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Every major Hollywood film is going to get leaked online at some point - the only question is when. Most movies are lucky enough to stay offline until after opening weekend, but then there are the unlucky ones. Turns out that Harry Potter and the Deathly Hallows: Part 1 falls into the latter category.
Torrent Freak reports that the penultimate movie in the series has already found its way onto various torrent sites despite the fact that the film doesn't arrive in theaters until midnight on Thursday. While some may argue that this will have little effect on the box office performance anyway, there is a silver-lining for Warner Bros. in this case: the file only has the first 36 minutes of the film. The site reports that the last film, Harry Potter and the Half-Blood Prince, was the seventh most popular film torrent of 2009, totaling nearly 8 million downloads. The site predicts that Deathly Hallows: Part 1 will exceed that mark.
When you download movies illegally, however, there are always consequences - and I don't just mean legal and financial ones. Hackers have long used popular movies as Trojan Horses to infiltrate computers and now it is being reported that they are doing it with the newest Harry Potter. Tech Day says that hackers have already begun setting up fake websites that appear to offer the film in its entirety, only to have the user download malicious software. According to the site, the scam works by having Harry Potter fans search and stumble upon their website, which offers a free download of the movie if they "complete 'offers'" that require the user to give away personal information. Most savvy internet users likely won't fall for the tricks, but there are always children out there who don't know the difference.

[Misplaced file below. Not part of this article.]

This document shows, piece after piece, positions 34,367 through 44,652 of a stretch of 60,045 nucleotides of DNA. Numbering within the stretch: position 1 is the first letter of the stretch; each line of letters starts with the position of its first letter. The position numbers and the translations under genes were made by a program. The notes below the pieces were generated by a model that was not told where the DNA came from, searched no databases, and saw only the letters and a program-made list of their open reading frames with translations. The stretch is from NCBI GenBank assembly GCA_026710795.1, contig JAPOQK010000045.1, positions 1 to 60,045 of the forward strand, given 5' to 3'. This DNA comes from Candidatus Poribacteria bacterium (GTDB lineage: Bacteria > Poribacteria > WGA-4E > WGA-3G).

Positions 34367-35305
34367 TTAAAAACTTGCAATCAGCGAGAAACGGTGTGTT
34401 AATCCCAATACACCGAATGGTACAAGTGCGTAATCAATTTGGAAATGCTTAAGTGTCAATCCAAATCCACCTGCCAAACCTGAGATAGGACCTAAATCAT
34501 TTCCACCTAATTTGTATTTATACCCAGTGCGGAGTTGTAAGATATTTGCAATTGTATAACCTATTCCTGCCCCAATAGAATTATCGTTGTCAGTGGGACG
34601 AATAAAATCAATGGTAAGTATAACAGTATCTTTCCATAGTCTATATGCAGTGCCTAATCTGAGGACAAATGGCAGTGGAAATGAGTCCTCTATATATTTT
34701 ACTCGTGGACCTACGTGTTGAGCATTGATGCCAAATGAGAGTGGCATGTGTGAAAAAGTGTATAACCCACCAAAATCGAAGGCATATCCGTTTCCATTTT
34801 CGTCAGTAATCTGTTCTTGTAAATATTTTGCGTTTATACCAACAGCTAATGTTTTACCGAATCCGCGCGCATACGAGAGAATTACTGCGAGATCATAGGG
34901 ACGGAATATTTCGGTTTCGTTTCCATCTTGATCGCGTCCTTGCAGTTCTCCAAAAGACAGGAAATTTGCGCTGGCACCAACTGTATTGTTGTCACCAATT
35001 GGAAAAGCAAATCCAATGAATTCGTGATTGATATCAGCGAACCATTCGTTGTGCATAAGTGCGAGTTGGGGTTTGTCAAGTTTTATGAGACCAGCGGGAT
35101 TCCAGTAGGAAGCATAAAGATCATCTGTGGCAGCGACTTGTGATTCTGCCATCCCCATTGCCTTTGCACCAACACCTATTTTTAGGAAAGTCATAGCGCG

Expect this leak to have absolutely no effect on the film's box office performance. Many of you might remember the incident last year when a workprint version of X-Men Origins: Wolverine leaked online a month before the film's release date. People were acting as though it was the end of the world and that the film would crash and burn because so many people had already watched it, but the movie went on to make $373 million worldwide anyway. With a nearly two-and-a-half hour runtime, 36 minutes is nothing more than an extended preview. If it were the entire film the situation could be looked at differently, but this is nothing for Warner Bros. to be concerned about.